In some embodiments, the venous stent is separate from the fistula prosthetic. A separate venous stent may allow more flexibility in properties such as dimensions (e.g., length, diameter), materials (e.g., with or without a covering or graft), and other properties. FIG. 31A schematically illustrates an example embodiment of an arteriovenous fistula stent 340 separate from an example embodiment of a venous stent 342. The venous stent 342 may be spaced from the fistula stent 340 (e.g., as illustrated in FIG. 31A), abutting the fistula stent 340, or overlapping, telescoping, or coaxial with the fistula stent 340 (e.g., a distal segment of the fistula stent 340 being at least partially inside a proximal segment of the venous stent 342 or a proximal segment of the venous stent 342 being at least partially inside a distal segment of the fistula stent 340). In embodiments in which the fistula stent 340 and the venous stent 342 overlap, placement of the venous stent 342 first can allow the proximal end of the venous stent 342, which faces the direction of retrograde blood flow, to be covered by the fistula stent 340 to reduce or eliminate blood flow disruption that may occur due the distal end of the venous stent 342. In embodiments in which the fistula stent 340 and the venous stent 342 overlap, placement of the venous stent 342 second can be through the fistula stent 340 such that both stents 340, 342 can share at least one deployment parameter (e.g., tracking stent deployment devices over the same guidewire). The venous stent 342 may be deployed before or after the fistula stent 340. The venous stent 342 may have a length between about 2 cm and about 30 cm (e.g., about 2 cm, about 3 cm, about 4 cm, about 5 cm, about 6 cm, about 7 cm, about 8 cm, about 9 cm, about 10 cm, about 11 cm, about 12 cm, about 13 cm, about 14 cm, about 15 cm, about 16 cm, about 17 cm, about 18 cm, about 19 cm, about 20 cm, about 21 cm, about 22 cm, about 23 cm, about 24 cm, about 25 cm, about 26 cm, about 27 cm, about 28 cm, about 29 cm, about 30 cm, ranges between such values, etc.).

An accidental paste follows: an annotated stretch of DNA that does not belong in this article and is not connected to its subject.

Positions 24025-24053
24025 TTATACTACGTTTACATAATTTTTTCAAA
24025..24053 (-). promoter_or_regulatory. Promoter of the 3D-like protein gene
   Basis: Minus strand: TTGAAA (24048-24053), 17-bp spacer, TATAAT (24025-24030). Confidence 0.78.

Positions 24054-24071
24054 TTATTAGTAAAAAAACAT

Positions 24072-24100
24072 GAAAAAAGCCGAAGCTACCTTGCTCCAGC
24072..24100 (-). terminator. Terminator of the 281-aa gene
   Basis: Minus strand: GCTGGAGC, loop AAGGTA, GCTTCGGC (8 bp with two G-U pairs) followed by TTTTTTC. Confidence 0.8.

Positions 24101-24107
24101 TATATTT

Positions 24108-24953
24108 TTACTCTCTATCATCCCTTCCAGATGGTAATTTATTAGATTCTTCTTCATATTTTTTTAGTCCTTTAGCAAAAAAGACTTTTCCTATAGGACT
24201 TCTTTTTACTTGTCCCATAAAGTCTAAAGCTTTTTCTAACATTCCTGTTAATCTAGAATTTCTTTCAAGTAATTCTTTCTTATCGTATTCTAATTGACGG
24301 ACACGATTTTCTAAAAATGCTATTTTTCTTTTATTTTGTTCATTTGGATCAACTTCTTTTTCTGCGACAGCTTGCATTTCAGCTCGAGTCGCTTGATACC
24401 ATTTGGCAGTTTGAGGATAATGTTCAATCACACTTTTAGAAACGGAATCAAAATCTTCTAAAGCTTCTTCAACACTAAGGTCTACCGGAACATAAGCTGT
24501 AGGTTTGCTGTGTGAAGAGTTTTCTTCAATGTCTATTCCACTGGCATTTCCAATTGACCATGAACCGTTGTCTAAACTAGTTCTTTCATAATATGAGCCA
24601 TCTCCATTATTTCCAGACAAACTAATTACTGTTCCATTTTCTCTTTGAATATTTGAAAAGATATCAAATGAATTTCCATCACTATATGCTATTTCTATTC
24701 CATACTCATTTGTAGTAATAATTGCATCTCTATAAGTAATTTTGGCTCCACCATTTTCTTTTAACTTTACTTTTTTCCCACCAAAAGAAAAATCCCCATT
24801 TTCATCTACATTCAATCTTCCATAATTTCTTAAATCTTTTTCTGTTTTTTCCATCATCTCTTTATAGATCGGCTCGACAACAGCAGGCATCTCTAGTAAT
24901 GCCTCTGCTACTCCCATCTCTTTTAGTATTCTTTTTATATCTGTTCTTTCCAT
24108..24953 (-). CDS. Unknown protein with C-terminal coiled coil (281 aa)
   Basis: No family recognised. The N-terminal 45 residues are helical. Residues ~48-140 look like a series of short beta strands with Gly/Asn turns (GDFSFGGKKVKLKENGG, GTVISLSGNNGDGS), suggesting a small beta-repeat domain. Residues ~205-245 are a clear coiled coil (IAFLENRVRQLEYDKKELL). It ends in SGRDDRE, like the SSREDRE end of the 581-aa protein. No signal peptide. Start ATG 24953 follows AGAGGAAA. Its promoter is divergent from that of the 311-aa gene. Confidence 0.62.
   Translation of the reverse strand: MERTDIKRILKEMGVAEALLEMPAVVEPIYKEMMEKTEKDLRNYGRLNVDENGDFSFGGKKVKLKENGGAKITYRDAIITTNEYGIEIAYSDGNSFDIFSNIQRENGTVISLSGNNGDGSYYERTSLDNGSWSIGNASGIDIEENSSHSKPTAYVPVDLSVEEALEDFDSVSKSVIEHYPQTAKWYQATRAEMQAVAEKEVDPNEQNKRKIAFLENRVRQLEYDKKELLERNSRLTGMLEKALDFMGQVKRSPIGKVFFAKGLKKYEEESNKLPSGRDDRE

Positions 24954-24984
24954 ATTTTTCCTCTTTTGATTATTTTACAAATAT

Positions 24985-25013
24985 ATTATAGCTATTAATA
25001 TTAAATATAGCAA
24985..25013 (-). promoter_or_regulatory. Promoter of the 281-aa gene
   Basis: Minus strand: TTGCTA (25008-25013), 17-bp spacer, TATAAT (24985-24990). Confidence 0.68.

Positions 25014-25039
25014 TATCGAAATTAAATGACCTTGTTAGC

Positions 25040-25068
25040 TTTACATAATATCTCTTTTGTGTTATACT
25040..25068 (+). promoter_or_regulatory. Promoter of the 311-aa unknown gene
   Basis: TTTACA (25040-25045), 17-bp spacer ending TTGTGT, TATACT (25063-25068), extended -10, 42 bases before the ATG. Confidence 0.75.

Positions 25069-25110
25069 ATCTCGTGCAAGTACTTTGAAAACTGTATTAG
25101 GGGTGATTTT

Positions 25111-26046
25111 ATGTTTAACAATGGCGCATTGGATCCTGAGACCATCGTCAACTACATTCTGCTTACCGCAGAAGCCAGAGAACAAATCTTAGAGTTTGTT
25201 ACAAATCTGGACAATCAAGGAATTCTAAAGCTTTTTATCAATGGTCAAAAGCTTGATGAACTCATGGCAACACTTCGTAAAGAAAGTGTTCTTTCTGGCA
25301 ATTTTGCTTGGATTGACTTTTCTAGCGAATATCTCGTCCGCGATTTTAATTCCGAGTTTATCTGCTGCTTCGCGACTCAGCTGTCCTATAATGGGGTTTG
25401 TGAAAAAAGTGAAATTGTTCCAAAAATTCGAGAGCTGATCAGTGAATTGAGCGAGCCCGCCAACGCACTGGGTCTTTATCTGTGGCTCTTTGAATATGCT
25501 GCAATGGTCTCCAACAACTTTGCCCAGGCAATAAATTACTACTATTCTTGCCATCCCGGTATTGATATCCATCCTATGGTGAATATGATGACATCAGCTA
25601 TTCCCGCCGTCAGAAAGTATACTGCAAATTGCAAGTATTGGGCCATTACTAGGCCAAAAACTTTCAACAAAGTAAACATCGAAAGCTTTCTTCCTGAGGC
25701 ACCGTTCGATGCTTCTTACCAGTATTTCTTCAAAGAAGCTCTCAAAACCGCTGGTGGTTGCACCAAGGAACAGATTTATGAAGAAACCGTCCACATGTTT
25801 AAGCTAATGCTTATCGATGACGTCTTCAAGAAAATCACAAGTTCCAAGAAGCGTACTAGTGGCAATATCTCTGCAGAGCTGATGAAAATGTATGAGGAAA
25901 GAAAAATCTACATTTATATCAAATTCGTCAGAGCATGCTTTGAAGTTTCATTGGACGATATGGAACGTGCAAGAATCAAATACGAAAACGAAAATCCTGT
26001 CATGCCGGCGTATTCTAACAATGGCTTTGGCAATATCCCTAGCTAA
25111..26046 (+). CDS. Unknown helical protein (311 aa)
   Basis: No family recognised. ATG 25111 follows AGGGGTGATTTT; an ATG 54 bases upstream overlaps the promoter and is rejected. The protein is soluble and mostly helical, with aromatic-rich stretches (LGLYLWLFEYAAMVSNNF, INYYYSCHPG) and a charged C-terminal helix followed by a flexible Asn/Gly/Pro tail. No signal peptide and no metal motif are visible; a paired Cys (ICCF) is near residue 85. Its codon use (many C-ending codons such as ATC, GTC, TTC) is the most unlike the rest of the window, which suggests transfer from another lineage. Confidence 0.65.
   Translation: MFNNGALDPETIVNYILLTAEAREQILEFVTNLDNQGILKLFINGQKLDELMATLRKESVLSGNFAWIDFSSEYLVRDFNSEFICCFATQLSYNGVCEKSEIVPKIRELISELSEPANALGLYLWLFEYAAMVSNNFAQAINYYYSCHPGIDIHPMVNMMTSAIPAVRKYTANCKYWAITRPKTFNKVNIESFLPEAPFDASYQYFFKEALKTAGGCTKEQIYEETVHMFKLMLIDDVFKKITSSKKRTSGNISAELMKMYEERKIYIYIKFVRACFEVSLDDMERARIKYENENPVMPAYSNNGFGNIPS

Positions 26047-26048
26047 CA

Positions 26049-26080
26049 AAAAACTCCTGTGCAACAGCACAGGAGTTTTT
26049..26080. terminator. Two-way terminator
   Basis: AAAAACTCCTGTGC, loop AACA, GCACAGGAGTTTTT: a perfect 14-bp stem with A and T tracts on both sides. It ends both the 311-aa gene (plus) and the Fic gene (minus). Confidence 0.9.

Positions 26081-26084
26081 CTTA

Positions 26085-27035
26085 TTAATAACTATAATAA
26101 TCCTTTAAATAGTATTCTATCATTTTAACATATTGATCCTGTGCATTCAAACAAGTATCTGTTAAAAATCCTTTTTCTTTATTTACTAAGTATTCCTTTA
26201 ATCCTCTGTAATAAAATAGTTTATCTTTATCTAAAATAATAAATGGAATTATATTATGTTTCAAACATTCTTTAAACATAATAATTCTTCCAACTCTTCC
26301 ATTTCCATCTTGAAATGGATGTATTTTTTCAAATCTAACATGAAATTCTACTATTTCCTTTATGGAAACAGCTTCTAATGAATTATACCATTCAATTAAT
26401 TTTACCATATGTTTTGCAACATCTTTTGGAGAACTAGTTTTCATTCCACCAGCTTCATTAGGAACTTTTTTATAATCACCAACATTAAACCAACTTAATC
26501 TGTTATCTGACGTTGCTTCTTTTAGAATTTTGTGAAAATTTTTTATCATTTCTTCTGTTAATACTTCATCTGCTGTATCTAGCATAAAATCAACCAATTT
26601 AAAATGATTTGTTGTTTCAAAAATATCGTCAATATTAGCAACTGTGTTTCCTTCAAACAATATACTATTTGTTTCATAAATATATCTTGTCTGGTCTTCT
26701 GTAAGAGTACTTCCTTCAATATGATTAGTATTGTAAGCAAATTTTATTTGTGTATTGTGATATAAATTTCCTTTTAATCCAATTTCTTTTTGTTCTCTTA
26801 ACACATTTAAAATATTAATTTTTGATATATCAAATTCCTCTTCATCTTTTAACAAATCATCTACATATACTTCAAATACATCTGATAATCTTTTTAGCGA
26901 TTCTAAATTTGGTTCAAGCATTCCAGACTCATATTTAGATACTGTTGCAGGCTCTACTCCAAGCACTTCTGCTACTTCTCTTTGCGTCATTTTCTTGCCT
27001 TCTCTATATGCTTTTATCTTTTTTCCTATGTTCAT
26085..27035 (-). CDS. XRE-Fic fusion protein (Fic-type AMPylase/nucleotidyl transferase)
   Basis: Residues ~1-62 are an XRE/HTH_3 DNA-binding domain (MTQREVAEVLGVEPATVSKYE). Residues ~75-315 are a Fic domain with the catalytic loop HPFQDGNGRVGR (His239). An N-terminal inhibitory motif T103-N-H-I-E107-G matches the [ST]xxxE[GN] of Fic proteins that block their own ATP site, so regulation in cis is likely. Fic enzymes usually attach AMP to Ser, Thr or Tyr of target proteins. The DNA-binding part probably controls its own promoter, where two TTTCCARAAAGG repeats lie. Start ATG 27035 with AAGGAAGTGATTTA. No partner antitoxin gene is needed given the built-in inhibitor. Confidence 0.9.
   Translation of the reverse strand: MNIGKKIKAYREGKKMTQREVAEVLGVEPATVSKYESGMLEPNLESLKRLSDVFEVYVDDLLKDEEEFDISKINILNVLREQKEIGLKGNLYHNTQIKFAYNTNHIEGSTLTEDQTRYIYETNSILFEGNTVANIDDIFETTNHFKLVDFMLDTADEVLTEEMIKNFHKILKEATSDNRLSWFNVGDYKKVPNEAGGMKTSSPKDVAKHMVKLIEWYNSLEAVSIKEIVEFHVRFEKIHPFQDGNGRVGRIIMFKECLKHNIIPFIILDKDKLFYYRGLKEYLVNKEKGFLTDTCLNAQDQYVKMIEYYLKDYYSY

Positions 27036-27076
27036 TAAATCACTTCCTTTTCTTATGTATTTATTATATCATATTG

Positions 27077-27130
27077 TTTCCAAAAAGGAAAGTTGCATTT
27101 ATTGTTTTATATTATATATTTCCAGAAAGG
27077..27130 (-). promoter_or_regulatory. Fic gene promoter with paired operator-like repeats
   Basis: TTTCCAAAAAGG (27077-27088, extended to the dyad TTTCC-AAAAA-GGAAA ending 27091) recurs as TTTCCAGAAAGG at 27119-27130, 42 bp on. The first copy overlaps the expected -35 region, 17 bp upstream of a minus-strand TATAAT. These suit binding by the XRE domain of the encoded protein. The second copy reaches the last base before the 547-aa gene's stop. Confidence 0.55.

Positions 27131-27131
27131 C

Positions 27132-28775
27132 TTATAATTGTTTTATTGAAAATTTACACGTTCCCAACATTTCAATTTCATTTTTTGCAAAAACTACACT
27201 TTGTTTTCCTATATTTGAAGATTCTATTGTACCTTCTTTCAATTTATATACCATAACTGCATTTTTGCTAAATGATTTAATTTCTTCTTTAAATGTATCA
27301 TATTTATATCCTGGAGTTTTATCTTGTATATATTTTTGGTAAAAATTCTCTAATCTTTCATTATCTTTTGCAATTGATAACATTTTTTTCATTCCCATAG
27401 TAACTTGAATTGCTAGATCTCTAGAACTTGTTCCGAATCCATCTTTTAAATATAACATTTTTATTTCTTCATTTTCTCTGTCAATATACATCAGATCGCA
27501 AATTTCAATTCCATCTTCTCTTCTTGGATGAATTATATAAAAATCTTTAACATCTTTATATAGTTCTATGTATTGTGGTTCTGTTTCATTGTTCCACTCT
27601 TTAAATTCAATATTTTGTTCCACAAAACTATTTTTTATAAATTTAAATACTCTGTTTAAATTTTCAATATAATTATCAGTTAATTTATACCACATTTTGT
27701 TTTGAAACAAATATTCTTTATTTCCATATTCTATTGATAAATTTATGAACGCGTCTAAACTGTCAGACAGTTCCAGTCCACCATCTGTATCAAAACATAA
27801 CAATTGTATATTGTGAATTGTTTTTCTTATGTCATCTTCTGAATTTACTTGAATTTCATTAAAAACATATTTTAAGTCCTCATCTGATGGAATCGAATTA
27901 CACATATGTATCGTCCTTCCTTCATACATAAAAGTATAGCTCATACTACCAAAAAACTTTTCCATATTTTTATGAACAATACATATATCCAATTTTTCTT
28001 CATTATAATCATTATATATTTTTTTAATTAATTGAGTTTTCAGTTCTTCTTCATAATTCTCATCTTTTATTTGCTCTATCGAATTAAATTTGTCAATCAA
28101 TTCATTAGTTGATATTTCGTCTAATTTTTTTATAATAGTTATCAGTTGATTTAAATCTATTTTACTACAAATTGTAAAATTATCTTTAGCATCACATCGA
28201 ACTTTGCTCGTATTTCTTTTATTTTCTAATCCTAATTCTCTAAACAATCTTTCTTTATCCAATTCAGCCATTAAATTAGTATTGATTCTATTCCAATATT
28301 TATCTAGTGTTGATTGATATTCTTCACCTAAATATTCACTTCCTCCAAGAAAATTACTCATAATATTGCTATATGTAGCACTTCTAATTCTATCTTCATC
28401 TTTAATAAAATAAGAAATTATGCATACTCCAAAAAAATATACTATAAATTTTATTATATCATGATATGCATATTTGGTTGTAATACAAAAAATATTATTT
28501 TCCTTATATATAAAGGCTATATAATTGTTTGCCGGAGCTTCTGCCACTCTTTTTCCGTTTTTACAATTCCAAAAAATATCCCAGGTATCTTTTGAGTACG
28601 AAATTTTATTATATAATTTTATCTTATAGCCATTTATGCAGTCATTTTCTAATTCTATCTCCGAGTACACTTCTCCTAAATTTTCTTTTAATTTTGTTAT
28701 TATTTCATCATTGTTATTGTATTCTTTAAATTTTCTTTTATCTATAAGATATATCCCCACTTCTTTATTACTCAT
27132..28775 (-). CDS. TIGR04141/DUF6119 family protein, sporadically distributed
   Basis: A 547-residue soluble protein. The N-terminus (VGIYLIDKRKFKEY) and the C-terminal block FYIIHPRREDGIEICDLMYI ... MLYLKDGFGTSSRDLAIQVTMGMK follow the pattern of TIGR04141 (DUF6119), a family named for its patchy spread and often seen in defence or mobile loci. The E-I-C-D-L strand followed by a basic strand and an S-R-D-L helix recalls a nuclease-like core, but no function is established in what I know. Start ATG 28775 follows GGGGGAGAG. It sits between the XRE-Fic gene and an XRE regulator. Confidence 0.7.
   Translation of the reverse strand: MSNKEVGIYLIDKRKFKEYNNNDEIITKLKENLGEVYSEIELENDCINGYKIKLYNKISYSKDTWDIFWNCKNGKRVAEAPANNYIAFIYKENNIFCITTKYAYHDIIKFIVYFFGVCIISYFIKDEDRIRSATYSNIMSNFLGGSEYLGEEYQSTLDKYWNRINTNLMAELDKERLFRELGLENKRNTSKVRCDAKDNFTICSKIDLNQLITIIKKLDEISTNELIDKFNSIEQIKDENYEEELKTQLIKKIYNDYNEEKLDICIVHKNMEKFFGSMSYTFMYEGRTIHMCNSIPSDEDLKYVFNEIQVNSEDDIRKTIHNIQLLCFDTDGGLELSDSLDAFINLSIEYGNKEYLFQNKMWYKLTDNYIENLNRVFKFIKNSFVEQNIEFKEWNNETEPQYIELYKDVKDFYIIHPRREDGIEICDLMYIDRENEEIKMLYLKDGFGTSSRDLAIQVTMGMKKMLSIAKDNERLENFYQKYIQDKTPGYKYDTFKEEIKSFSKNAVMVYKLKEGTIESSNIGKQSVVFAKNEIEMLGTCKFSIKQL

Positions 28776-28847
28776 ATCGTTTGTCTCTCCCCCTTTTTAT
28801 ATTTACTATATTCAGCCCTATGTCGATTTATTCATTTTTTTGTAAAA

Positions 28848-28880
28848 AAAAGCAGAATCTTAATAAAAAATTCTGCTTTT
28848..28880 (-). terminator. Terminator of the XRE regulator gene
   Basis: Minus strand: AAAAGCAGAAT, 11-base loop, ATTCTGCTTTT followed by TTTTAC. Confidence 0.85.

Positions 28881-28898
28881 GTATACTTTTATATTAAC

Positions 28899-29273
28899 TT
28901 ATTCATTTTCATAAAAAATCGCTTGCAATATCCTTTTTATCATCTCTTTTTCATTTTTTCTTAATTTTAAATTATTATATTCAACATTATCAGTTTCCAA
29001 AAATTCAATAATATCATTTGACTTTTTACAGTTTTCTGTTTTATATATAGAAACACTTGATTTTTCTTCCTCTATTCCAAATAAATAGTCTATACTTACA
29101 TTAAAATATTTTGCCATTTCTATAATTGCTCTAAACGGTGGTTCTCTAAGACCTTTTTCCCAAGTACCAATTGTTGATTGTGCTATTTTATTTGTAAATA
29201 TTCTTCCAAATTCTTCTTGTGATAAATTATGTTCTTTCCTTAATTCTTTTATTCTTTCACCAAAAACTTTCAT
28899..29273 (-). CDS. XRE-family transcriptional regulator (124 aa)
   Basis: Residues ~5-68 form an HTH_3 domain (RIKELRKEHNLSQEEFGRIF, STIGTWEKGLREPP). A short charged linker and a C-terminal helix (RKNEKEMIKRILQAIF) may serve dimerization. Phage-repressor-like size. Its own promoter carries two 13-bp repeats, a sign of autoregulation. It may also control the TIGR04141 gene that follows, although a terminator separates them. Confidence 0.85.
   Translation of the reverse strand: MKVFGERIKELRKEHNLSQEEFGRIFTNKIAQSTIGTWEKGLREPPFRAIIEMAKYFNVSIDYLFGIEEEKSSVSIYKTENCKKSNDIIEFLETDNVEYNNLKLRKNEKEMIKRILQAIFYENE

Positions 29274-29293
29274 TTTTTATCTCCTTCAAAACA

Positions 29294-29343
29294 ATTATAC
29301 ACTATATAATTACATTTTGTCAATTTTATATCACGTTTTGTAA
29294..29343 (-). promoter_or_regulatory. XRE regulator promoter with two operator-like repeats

In some embodiments, the venous stent is integral with the fistula prosthetic. An integral venous stent may allow more flexibility in properties such as dimensions (e.g., length, diameter), materials (e.g., with or without a covering or graft), and other properties. FIG. 31B schematically illustrates an example embodiment arteriovenous fistula stent 344 comprising an integrated venous stent. FIG. 31C schematically illustrates an example embodiment of fistula stent 344 comprising an integrated venous stent. The stent 344 comprises a first portion 346 configured to anchor in an artery, a second portion 350 configured to anchor in and line a length of a vein, and a third portion 348 longitudinally between the first portion 346 and the second portion 350. In embodiments in which the first portion 346 and the second portion 350 have different diameters (e.g., as illustrated in FIG. 31C), the third portion 348 may be tapered. In some embodiments, a portion of the second portion 350 that is configured to line a vein has a different property (e.g., diameter, material, radial strength, combinations thereof, and the like) than other portions of the second portion 350. A length of the second section 350 may be greater than a length of the first section 346. For example, the second section 350 may have a length configured to line a vessel such as the PTV. The second section 350 may have a length between about between about 2 cm and about 30 cm (e.g., about 2 cm, about 3 cm, about 4 cm, about 5 cm, about 6 cm, about 7 cm, about 8 cm, about 9 cm, about 10 cm, about 11 cm, about 12 cm, about 13 cm, about 14 cm, about 15 cm, about 16 cm, about 17 cm, about 18 cm, about 19 cm, about 20 cm, about 21 cm, about 22 cm, about 23 cm, about 24 cm, about 25 cm, about 26 cm, about 27 cm, about 28 cm, about 29 cm, about 30 cm, ranges between such values, etc.).